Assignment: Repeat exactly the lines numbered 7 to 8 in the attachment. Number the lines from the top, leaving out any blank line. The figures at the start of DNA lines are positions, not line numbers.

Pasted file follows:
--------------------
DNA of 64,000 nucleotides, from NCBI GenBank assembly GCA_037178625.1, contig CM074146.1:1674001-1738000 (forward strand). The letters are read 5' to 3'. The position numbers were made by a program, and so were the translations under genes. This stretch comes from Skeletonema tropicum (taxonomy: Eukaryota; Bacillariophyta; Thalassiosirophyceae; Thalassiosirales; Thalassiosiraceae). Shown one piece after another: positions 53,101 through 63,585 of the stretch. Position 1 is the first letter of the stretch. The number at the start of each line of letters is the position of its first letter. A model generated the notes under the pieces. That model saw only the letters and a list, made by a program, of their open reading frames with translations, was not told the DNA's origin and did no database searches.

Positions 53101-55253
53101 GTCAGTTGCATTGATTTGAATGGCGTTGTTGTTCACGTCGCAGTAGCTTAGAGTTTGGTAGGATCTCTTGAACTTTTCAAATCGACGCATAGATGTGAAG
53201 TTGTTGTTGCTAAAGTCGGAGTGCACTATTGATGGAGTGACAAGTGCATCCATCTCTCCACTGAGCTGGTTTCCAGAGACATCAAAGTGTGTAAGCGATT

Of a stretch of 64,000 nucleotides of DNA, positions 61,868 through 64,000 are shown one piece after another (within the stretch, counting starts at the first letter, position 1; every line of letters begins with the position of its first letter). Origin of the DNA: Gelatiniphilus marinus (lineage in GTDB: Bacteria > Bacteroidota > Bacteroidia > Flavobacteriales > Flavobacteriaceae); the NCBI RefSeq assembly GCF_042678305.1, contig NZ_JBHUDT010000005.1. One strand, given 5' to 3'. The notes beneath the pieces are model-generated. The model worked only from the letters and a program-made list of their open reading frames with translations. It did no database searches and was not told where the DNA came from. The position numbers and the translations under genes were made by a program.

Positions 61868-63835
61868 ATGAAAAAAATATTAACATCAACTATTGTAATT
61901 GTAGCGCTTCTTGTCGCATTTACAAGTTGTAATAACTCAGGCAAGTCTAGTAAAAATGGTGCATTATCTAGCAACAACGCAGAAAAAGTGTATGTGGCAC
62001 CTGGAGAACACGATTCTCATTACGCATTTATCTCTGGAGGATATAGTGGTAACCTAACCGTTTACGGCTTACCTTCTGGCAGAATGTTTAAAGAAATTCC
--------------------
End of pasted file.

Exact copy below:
61868 ATGAAAAAAATATTAACATCAACTATTGTAATT
61901 GTAGCGCTTCTTGTCGCATTTACAAGTTGTAATAACTCAGGCAAGTCTAGTAAAAATGGTGCATTATCTAGCAACAACGCAGAAAAAGTGTATGTGGCAC